Tricycles are like little beetles that scatter around, breaking speed limits, winding in and out of traffic and on and off the sidewalks of Manila. Wherever you look, you will see them. They are the tiny, colorful bubble-like machines. If you don’t want to look, wherever you are, you will still hear them. They have those squeaky sounding motors that teenagers use on their mopeds… That’s the only way I know how to describe that musical sound…
In fact, in Philippine cities, they are the most popular form of public transport. Apparently, each city has its own version. Some form part of standard routes and others can be hired privately. They are designed for about four people in addition to the driver but there don’t seem to be any laws about a maximum number. It’s great to see how many ways people find to fit their whole family into one tricycle.
A breezy ride
There are two ways to ride a tricycle. Or at least, two conventional ways. Other options, I think, are limited to whether or not the driver trusts your balance on the ride.
My first choice has so far been to ride on the back of the bike. The heat of Manila is not easy to handle and I’d jump on anything that would give me a few seconds of breeze, even when its a warm one.
However, as I duly noted the other day, being a lady and riding on the back of a male driver can sometimes be seen as improper. So it’s possible the driver won’t actually let you do it, unless you are travelling with others. Luckily for me, I have only experienced this once, most other times I have been riding with other people. You can sometimes share a ride with another passenger too.
It should only cost you about $15 Philippine pesos per person as tricycles do not go for great distances. If this is what you want, it’s better to ride the Jeepney that I mentioned in my last post.
So the breezy ride offers a lovely view of the street as you observe whatever happens behind you. You also get a little adrenaline rush every time the tricycle overtakes anyone. Since you are sitting sideways with your legs hanging over the side of the bike, you feel the tip of your toes almost brush the wheels of the jeepney riding in the opposite direction as the tricycle squeezes in between the buses and cars.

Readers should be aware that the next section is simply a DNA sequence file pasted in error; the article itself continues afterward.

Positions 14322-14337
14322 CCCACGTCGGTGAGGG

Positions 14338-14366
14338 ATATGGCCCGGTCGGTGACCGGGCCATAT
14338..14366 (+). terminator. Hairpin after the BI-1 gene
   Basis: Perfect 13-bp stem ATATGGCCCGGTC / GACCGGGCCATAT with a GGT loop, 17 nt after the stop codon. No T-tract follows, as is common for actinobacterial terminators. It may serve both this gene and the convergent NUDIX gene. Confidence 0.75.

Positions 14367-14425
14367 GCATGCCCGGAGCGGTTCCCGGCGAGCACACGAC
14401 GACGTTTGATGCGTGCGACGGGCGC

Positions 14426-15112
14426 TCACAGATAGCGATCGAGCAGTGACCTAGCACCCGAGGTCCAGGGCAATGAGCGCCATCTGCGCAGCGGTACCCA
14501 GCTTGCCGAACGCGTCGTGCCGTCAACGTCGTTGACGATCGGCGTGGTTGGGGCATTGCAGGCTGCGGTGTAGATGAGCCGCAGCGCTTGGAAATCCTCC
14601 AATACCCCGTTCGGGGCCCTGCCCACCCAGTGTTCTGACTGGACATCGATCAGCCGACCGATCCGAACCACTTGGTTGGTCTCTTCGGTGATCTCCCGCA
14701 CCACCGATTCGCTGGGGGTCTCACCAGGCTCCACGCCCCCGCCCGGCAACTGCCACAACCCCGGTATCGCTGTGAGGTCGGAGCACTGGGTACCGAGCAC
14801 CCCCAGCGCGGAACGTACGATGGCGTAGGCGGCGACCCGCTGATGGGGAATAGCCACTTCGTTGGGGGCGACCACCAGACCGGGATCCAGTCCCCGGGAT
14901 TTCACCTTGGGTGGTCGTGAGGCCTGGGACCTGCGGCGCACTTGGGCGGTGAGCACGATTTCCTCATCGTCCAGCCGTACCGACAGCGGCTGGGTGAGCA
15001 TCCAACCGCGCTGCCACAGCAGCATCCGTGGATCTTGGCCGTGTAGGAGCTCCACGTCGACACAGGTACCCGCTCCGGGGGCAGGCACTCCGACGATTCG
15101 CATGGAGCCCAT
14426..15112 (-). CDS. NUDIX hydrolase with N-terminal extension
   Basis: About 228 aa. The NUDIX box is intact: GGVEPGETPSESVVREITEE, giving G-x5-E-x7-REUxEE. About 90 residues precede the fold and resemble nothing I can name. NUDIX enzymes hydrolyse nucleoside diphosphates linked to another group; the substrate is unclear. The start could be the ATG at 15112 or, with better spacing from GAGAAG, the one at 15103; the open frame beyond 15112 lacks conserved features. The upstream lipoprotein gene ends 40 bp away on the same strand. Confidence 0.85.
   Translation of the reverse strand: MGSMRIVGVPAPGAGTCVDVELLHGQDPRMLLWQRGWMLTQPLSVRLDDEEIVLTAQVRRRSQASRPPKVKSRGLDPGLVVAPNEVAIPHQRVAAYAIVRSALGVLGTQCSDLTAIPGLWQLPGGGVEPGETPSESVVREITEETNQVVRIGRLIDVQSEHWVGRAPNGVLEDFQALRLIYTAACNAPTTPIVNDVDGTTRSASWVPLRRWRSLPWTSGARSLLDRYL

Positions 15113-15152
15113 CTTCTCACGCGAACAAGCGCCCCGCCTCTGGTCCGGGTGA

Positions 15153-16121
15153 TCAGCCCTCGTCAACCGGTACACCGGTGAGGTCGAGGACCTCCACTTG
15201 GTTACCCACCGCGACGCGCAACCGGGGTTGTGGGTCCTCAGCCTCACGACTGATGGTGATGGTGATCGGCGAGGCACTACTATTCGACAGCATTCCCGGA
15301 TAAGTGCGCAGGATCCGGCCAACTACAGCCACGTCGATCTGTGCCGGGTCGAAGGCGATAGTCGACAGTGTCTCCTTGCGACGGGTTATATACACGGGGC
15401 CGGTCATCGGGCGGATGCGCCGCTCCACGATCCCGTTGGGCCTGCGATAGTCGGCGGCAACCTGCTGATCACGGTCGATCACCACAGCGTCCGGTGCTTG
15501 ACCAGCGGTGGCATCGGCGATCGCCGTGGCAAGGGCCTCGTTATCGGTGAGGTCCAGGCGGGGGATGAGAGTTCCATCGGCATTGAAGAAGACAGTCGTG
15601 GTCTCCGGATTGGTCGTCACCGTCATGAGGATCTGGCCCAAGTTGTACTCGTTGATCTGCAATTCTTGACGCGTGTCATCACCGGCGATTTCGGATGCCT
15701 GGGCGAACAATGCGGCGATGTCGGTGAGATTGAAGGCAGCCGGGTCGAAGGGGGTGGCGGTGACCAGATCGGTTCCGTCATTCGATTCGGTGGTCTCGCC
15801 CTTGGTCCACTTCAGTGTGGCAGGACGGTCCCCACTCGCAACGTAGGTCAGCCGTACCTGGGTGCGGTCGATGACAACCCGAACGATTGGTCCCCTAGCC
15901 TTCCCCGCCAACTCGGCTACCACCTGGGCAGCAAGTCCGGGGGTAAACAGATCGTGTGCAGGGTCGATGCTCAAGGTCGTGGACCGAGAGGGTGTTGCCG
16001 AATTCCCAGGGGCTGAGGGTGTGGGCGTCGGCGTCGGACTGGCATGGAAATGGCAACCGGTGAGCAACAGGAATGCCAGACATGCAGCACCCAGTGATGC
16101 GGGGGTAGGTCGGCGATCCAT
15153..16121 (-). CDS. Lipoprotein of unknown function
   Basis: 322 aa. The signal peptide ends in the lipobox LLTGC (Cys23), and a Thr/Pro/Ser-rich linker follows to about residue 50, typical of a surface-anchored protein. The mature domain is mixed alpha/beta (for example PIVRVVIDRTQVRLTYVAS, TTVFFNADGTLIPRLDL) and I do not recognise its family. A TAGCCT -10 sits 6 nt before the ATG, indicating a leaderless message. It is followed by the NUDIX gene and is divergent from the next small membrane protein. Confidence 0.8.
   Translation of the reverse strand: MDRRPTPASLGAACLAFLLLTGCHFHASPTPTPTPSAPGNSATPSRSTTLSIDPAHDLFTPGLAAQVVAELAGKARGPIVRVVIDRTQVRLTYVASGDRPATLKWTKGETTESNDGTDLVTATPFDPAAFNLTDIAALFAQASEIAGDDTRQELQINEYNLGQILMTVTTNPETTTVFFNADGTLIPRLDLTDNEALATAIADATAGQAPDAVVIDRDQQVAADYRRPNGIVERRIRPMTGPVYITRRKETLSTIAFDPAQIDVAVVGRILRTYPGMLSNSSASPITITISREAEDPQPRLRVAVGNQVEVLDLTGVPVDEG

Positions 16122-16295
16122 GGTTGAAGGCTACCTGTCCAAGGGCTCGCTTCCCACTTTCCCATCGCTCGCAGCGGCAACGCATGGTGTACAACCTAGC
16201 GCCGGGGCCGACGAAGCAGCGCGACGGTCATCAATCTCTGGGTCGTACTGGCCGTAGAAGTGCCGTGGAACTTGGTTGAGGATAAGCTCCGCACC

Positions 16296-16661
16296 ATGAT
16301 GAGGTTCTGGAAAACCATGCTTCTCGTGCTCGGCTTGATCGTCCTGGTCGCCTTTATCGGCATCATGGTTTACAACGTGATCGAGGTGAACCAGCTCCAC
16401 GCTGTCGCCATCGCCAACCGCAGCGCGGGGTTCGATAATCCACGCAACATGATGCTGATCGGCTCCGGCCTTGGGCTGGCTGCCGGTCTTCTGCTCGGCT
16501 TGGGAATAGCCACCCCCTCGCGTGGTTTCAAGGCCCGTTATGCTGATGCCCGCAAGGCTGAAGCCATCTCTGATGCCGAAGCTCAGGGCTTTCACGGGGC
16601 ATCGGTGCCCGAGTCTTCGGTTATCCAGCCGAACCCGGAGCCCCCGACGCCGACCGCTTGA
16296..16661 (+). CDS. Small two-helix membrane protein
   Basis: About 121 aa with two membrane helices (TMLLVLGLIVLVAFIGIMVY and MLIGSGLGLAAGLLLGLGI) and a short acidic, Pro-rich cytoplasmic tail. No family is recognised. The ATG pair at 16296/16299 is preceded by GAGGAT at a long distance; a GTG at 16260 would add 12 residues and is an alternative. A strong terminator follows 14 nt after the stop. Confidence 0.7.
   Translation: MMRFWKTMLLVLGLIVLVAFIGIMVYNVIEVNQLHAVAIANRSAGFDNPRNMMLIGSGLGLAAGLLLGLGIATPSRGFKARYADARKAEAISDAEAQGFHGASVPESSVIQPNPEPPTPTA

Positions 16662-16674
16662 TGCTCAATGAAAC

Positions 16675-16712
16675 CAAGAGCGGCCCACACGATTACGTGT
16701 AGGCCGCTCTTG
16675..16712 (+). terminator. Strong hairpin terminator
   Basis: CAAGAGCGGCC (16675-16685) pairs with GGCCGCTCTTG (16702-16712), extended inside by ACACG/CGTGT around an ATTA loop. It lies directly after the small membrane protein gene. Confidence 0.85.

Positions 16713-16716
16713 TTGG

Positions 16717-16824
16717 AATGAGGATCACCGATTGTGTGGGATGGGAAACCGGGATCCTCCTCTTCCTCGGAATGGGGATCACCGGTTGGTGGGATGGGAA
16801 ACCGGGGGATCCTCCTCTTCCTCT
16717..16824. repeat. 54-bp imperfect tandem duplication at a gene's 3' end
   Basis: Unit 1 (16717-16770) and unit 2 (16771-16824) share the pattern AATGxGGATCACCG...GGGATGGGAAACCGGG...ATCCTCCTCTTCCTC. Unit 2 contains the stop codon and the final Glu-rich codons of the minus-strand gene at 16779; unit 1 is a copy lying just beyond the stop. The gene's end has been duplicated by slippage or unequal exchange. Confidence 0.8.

The breezy ride is more about mind and body than about what you see. Yes you see a lot of things and take it all in very quickly. But you also hear things around you and are able to connect what you hear to what you see and smell. You can smile at people who look at you (I stand out a lot here, so mostly they look at me with curiosity, the same way I look at them). The breezy ride makes me feel more connected to the chaos of the street. I like chaos.
A hidden camera
Today I had to take the second option, that of riding inside the beetle (I am calling it that, it’s probably better referred to as the sidecar). This requires that you crouch down and slide into a rounded seat. It is low and you get the direct impact from the maneuvers that the driver makes. So if you drive on to the sidewalk, get ready to need a pillow to sit on for a couple of days.
As you are at the level of the sidewalk, you are up close to the road and if anything comes around or near the beetle you’ll probably hear it before you see it. This particular ride is usually full of surprises. It is particularly good for getting into a slightly intimate closeness with whomever is riding the beetle with you. Whether you like it or not.
Again, the heat of Manila never goes away, so enjoy the sticky-ness, the amusing awkward-ness and relish the experience.
Today, my friend riding with me revealed a great thing about riding the beetle. The hidden camera. In fact, your hidden camera, if you like that sort of thing.
One of the things that I most enjoy about cities is observing the richness of their diversity. There are moments that I see things as I walk along, that I wish I could capture in my memory forever. It’s difficult to capture them with your camera, especially when you enjoy genuine moments rather than posed pictures.
Riding in the beetle allows you to be a hidden observer, and in a way, an almost hidden photographer. Cameras tend to attract attention so i am not sure this is ever possible. Nevertheless, it is a rare advantage to be able to capture a genuine moment unaltered by your position as the observer.
Remember to feel the city
Having ridden both options, reflecting back, I have to say that the minute I took out the camera I forgot about taking in the smells, the bumps and swerves, the adrenaline and only thought about the picture I captured.
Don’t get me wrong, I do enjoy photographs and love being able to capture those moments I mentioned earlier. But when given the choice, I’d chose the breezy ride over the hidden camera ride any day.
I realised that as much as I love my camera, it sets me apart from the city because the moment I take it out, I become the observer rather than the be-er.
A friend told me a great quote the other day (the same friend who showed me the hidden camera trick).
“Nadie te quita lo bailado” – Spanish expression
In other words, no one can take away that, which you have already danced.
I thought about this the other day when I was sitting on the back of the bike, feeling the breeze and suddenly noticing a pungent smell emanating from the noticeably flooded river. Will I remember this smell when I leave this city in a few months? I can take all the pictures I want, but once I leave this city and look through the snap shots again, will I remember how the breeze felt when it blew my sticky, sweaty hair away from my face (I forgot about elegance a long time ago)? How it felt to meander through the cars with nervous excitement?
Not unless I actually took the chance to build these memories, not unless I danced, or in this case rode the city, not as an observer but as a part of it.